Wake up, drink coffee, and enjoy the cheese and cured meat you picked up at Kotor Coffee and Sandwich shop (Stari Grad 284) on your terrace that overlooks the sea and surrounding terracotta rooftops. Behind you are the mountains and a centuries-old fortress accessible through a walking path 50 meters from the apartment; it turns into a zigzagging trail with 70 switchbacks called the Ladder of Kotor. It’s a rigorous 8-mile hike that can take 5 hours, and it’s best to go in the morning to beat the midday heat. The view from the top (940 meters above sea level) is unbelievable — the bay, the city, the mountains, the ships all look out of a painting — but you will get tired and hot, so after you climb down (take the trail towards the Castle of San Giovanni and walk the fortress walls until you hit Old Town; check out the little church, the Chapel of St. Ivan, too) go through the city’s main gate and cross the street to take a dip in the Bay of Kotor, a clear blue but frigid body of water. After, grab a börek from a bakery along the bay; it’s a local delicacy filled with meat and cheese that’s delicious and filling.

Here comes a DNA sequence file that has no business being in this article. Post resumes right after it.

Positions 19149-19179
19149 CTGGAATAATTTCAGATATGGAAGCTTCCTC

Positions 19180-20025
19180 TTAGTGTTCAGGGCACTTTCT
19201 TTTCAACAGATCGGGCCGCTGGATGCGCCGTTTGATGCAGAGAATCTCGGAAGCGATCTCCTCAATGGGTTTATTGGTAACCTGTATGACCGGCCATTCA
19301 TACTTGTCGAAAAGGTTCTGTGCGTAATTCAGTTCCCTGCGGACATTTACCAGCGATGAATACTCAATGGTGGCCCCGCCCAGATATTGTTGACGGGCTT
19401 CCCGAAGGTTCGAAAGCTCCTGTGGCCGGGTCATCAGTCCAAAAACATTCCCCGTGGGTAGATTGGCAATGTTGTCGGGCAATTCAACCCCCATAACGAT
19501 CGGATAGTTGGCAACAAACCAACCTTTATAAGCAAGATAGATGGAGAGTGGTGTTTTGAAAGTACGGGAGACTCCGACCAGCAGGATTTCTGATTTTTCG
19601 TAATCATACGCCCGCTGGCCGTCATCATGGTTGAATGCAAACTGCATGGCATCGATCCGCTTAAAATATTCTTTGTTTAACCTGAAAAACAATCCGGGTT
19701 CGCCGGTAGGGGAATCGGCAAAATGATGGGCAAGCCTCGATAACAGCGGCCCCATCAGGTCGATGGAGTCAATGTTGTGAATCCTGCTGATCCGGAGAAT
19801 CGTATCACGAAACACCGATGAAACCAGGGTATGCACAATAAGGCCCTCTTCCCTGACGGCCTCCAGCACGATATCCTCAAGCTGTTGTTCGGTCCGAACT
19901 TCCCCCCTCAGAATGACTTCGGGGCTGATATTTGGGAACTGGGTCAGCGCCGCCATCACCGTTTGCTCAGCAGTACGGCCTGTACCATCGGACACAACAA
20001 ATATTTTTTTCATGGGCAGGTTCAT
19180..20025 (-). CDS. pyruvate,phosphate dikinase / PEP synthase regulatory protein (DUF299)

3 p.m.: Buy fresh figs out of the back of a truck

Then, call a taxi to take you to the next spot: the historic town of Perast. Only 12 euros and 15 minutes up the coast, the quaint town feels centuries away from modern civilization. For lunch, try Konoba Skolji (Lake Front, Perast). You’ll want to arrive mid-afternoon, that way the outdoor barbeque will be hot enough to order their slow-cooked “lamb under the bell,” a large dish filled with meat that’s roasted for hours and vegetables and feeds four. Skip dessert and buy a kilo of figs for one and a half euros out of the back of someone’s truck (there are a bunch) and bring it to the water’s edge, a stone strip where motor boats dock.

5 p.m.: Hire a motorboat to visit Our Lady of the Rocks